PetaPixel

Man Arrested for Flying His Camera Drone Over Crash Site, Allegedly Refused to Land

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There are two sides to every story, but in the case of Ohio copy machine repairman and aerial videography hobbyist Kele Stanley, his side is drastically different from that of the police who arrested him for flying his camera drone over the site of a car crash.

To hear the police tell it, Stanley was told several times to bring his quadcopter down so that a medical helicopter could land and help the injured persons. But Stanley combats that claim with a very straightforward statement of his own, “I’m not an idiot.”

According to The Columbus Dispatch, Stanley claims he would have brought down the copter right away had he been told why. As it was, he says he was only told about the Care Flight helicopter after he had already brought down his drone not once, but twice, and he didn’t fly it again after that.

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As of right now, the case is very much a “he said she said” affair, but many aerial photography enthusiasts are watching it play out very carefully. Cases like this one and the story of the camera copter that supposedly hit a triathlete in the head in Australia could have legal implications that will affect everybody.

Connecticut lawyer and actual helicopter pilot Peter Sachs told the Dispatch that the truth will, inevitably come out… for better or worse where the drone community is concerned. “If he did do something wrong, it should come out,” says Sachs. “And if he didn’t, that story needs to be told, too. Drones have an unfair, bad connotation surrounding them.”

Perhaps the first step is to stop calling them drones… but the term has become so commonplace that alternatives are often overlooked. To that end, we’ll do a little poll in the comments. What word would you like us (and the photo community at large) to use instead? Tell us what you think below.

(via The Columbus Dispatch)


Image credits: Drone by Flying Eye and CareFlight by Highway Patrol Images


 
  • jm

    UAV or UAS or RC copter (or plane if its one of those)

  • DisqusWriter

    RC copter/plane. I feel more comfortable with either of those terms (I don’t fly or own either.)

  • http://www.colinpeddle.com Colin Peddle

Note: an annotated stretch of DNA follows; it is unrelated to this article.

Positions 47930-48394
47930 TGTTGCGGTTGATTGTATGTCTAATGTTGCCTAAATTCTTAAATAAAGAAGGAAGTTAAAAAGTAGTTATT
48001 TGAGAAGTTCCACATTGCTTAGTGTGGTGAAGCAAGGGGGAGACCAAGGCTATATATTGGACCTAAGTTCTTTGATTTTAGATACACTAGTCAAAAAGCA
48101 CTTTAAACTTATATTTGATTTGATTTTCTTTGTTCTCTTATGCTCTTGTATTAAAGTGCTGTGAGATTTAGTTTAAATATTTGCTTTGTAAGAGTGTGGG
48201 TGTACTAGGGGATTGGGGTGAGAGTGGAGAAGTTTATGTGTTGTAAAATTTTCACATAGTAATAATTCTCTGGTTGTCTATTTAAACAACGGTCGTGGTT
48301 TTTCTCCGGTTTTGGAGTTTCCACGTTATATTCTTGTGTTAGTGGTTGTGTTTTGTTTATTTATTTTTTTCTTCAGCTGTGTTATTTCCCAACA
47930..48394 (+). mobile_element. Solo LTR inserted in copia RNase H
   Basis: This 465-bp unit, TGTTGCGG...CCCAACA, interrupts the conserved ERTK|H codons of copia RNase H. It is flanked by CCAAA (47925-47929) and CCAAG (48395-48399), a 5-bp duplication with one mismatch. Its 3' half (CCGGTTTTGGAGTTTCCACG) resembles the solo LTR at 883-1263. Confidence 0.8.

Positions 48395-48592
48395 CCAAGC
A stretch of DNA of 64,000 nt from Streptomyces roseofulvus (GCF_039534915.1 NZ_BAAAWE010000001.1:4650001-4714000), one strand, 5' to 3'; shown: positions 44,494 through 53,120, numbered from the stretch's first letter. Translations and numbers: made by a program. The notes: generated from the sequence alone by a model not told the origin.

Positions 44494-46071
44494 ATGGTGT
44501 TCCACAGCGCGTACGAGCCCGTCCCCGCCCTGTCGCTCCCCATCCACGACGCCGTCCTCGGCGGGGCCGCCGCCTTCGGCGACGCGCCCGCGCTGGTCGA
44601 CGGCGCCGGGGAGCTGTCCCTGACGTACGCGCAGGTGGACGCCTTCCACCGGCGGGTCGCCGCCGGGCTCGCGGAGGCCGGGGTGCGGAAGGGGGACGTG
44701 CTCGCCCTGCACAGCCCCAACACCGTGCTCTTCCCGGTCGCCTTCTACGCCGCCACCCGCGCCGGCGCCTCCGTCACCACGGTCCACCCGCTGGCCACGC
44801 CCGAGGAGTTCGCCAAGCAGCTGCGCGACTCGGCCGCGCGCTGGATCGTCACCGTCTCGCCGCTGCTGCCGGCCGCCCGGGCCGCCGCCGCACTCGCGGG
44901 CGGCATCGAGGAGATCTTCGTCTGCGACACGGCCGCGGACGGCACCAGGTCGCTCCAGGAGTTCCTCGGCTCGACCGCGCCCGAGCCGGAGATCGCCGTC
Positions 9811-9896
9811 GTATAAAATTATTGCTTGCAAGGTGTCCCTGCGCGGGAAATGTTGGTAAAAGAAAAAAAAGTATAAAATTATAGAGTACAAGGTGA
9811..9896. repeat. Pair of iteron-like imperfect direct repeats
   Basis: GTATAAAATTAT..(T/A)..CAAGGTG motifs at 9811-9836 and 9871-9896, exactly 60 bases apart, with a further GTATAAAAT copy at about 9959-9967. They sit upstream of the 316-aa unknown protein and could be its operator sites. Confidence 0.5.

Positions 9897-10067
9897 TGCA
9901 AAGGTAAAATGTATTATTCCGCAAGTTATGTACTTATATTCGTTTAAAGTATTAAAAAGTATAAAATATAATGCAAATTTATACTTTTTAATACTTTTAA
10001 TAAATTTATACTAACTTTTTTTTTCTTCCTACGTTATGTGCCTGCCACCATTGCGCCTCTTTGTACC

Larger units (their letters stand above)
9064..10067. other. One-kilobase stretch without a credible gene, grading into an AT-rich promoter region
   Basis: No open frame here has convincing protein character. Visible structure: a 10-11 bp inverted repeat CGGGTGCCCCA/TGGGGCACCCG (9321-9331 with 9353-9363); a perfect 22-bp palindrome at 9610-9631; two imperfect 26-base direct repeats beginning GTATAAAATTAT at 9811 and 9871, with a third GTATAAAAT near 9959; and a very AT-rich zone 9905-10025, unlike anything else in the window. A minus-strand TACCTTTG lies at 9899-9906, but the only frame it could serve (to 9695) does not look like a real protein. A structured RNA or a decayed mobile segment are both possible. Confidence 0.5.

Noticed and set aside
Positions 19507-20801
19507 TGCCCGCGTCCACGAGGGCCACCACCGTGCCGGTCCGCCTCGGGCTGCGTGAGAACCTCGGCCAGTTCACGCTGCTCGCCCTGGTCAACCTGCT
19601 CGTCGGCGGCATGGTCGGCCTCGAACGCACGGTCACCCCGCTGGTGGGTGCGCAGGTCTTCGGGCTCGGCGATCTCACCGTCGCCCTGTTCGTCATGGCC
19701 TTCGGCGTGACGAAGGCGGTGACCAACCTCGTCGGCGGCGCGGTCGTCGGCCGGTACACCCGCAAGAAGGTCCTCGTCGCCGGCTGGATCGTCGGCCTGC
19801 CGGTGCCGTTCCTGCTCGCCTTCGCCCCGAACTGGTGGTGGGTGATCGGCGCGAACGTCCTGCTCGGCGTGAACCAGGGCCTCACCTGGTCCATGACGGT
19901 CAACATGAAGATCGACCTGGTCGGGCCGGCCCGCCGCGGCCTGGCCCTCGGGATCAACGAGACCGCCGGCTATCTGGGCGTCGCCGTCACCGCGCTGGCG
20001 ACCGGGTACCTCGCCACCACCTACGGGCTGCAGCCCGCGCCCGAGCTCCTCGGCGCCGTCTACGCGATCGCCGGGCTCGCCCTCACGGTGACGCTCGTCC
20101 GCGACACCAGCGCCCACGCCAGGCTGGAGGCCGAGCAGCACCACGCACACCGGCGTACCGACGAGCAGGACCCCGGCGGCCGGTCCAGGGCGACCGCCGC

Sadly I believe we’re quickly approaching a time when all non-commercial use drones will be banned without previous permission or we’ll see crazy restrictions put in place for all future drone-copters, such as limited range and fly time.

  • pxlated

    I like RC rather than the other two – They still imply evil to the general public.

  • gun nut who is nuts

    How about “practise target”?

  • firekiller05

    Simple a Drone is an aircraft that can navigate to a target do a specific thing and come back without constant human control. These are RC Quad helicopters if i stop telling it what to do it will crash into the ground. Nothing more. stop calling them drones this isn’t star trek…. Just follow what the Air Force Calls them; Remotely Piloted Aircraft (RPA).

  • Neil Katz

    How about ‘Unmanned PhotoCopter’ or ‘UPC’?

  • Brian Gray

    The awkward thing is, regardless of whether or not this guy is ‘an idiot’ or not (not everyone is), the police need to assure themselves that the operator of the drone will actually land the device before the medi-vac heli arrives. To wait with him until the heli actually arrives is simply a waste of their time. If the airspace around a scene needs to be cleared, drone operators need to stop being selfish and comply with instructions given.
    This type of self regulation will only last so long. Eventually the repeated appearance of these type of stories in the press WILL result in laws being past – and then we all lose out.

  • Richard Brown

    Or licenses for specific use.

  • Tim Vechik

    What about RCP – Remote Controlled Photography? It works for both stills and video (think principal photography for filming) and is nice and short. Shorter, even, than drones. Just as short as UAV, but without the immediate thoughts of WMD’s.

  • ModernLife

    RC quadcopter

  • ShepSanders

    As drones (or UAV’s,RPA’s or whatever they’re going to be called) are only starting to be used, I’m afraid users are going to have to err on the side of caution and obey any instructions given by police to avoid laws being passed that restrict their usefulness.

  • Rob S

    RPV – Remotely Piloted Vehicle

  • Syncro87

    They are remote operated aircraft and they need to be operated by the rules of the airspace they are in. If you don’t know what that means, there’s a good explanation of the problem.

  • Jan ‘Archee’ Bloch

    RC Octo.. or RC Hexo.. or RC Quad.. depends on blades.. Drones and UAV.. that’s a scary thing.. though I’m not surprised about the story.. 15 years ago we were grounded by FAA for flying RC using GPS and Autopilot… go figure..

  • Fullstop

    UAV’s

  • Beaugrand_RTMC

    It’s an RC copter, not a “drone.”

  • ryfter

    UAV is the technical term I have always heard. Unfortunately, drone also works, is simpler than saying UAV, and gets the point across. The biggest problem, is there a negative connotation to the word, as well.

  • http://jamiebrightmore.com/ Jamie Brightmore

    Descriptive is best: Quadcopter, Hexacopter, Octocopter…

  • Ellen Atkin

    UAV

  • superduckz

    Where the “drone community” is concerned? Is there any “community” that is immune to a-holes? Like say politics or law enforcement for examples? Sounds like many “authorities” are on a hair trigger to paint that community with one broad brush.

  • Denise Chamberlain

    R.U.S.s…Rodents of Unusual Size.

  • sloview

    Police do not like to be asked “why”.